In verse 7, the gates and doors of Jerusalem are commanded to open for the arrival of the King of glory. The occasion for the writing of this psalm may have been when King David brought the Ark of the Covenant to Jerusalem. That event is recorded both in 2 Samuel 6 and 1 Chronicles 15 & 16. For that special day, David did write a Song of Thanksgiving (1 Chronicles 16), which he gave to Asaph and all the other Levites. In this song, David includes God’s creation, which are God’s ancient gates and doors, to join in praise and worship. He invites the whole earth to sing to God (v. 23). The heavens are to be glad, and the earth is to rejoice (v. 31). The sea and everything in the sea is to shout praise to God. The fields and crops burst out with joy (v. 32). Even the trees are to sing joyfully before the Lord (v. 33).
In this song (vv. 25-26), David first elevates the Lord above all other gods. In the Near Eastern nations of David’s time, each nation had its own god or gods. Their potency was based on victories and losses in battle. Then, David goes a step beyond acknowledging these so called gods to naming them idols, worthless and destructive idols. Just as this psalm acknowledges the Lord as Creator, David does the same:
25 Great is the Lord! He is most worthy of praise! He is to be feared above all gods. 26 The gods of other nations are mere idols, but the Lord made the heavens!
Psalm 24 was a Jewish celebration for 1000 years plus. It was easy for people to conclude that this Jewish God was meant for the Jews alone, whom he had chosen as his people. Even after the resurrection the disciples were still thinking of an exclusively Jewish kingdom “Lord, are you at this time going to restore the kingdom to Israel?” (Acts 1:6) Jesus’ challenge was to help them understand the kingdom of God is a spiritual kingdom open to all.
Derek Kidner explains that mighty in battle was first used of Israel’s Warrior God in the Song of Victory after crossing the Red Sea (Exodus 15:3).[xi] In 1 Samuel 4, we have record of the Israelites taking the Ark of the Covenant to war with them. This was an exception and not a rule. It happened under King Saul’s reign. The Ark represented God’s presence. A few scholars suggest this psalm was written for bringing the Ark back into Jerusalem following battle. The words strong, mighty, and invincible are words that describe a warrior. Israel understood that the Lord fought their battles with them. He continues to fight our battles with us.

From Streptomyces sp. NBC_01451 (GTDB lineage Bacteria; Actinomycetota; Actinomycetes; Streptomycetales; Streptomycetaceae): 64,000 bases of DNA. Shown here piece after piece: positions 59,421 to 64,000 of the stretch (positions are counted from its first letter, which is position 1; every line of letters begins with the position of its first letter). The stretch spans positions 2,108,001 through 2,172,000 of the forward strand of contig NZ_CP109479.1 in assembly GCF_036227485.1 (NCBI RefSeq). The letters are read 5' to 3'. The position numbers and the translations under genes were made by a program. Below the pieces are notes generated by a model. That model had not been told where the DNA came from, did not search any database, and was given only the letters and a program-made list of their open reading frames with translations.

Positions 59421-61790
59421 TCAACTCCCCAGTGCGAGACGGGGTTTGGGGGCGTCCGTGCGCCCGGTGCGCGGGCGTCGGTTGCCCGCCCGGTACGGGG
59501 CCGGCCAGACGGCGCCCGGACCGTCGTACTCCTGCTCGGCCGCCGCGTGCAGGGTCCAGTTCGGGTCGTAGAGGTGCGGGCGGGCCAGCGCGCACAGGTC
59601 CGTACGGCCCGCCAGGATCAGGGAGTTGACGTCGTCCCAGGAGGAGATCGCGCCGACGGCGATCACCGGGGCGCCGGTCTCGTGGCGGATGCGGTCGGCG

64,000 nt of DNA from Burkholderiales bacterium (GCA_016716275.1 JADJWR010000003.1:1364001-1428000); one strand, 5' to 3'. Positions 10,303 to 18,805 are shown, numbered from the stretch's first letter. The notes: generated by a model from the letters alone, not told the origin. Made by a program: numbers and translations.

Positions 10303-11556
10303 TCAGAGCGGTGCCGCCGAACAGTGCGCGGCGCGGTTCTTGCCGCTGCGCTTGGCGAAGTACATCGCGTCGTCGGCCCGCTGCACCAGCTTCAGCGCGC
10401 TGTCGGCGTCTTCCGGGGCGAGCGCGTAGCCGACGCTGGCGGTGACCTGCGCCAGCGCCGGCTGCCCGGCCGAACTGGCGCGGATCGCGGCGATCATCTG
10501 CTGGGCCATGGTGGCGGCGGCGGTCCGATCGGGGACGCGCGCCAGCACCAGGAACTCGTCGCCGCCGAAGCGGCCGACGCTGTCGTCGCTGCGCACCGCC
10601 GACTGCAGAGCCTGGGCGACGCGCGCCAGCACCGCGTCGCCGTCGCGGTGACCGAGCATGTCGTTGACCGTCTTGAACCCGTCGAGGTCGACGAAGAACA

Verses 9 & 10 are a close repetition of verses 7 & 8. Hebrew authors used repetition to make a point, to highlight what is important, and to bring focus on something. These last four verse are the climax of this psalm.
Boice notes that Psalm 24 was used in Jewish liturgy on the first day of the week. He observes, “we may assume that these were the words being recited by the temple priests at the very time the Lord Jesus Christ mounted a donkey and ascended the rocky approach to Jerusalem.”[xii]
Glory, in verse 10, means ‘heaviness’ or ‘weight.’ It has the feel of our word gravitas which refers to a person’s ‘importance,’ ‘dignity,’ ‘authority,’ and ‘seriousness.’ Who is this King? He is our King of gravitas, who heads a heavenly army, and fights our battles with us. Lift up your pure hands and hearts to him!
A modification of James Montgomery Boice’s antiphonal reading of Psalm 24 from the NLT version:[xiii]
First group of readers (The chorus approaching with the king):
1 The earth is the Lord’s, and everything in it. The world and all its people belong to him. 2 For he laid the earth’s foundation on the seas and built it on the ocean depths.
A single reader (A voice from within the walls):
3 Who may climb the mountain of the Lord? Who may stand in his holy place?
Second group of readers:
4 Only those whose hands and hearts are pure, who do not worship idols and never tell lies. 5 They will receive the Lord’s blessing and have a right relationship with God their savior. 6 Such people may seek you and worship in your presence, O God of Jacob.
First group of readers:
7 Open up, ancient gates! Open up, ancient doors, and let the King of glory enter.
A single reader (A voice from within the walls):
8 Who is the King of glory? The Lord, strong and mighty; the Lord, invincible in battle.
First group of readers:
9 Open up, ancient gates! Open up, ancient doors, and let the King of glory enter.
10 Who is the King of glory? The Lord of Heaven’s Armies— he is the King of glory.
[ii] Craigie, ibid.
[iv] Boice’s structure with a vocabulary modification, P. 218
[v] Mays, Pp. 119-124
[vi] Gambino, Megan. “Ten Famous Intellectual Property Disputes.” Smithsonian.com, Smithsonian Institution, 21 June 2011, www.smithsonianmag.com/history/ten-famous-intellectual-property-disputes-18521880/.
[vii] Guzik, web
[viii] Guzik, ibid.
[ix] Boice, P. 217
[x] Thompson, P. 240
[xi] Kidner, P. 115
[xii] Boice, P. 214
[xiii] Boice, P. 219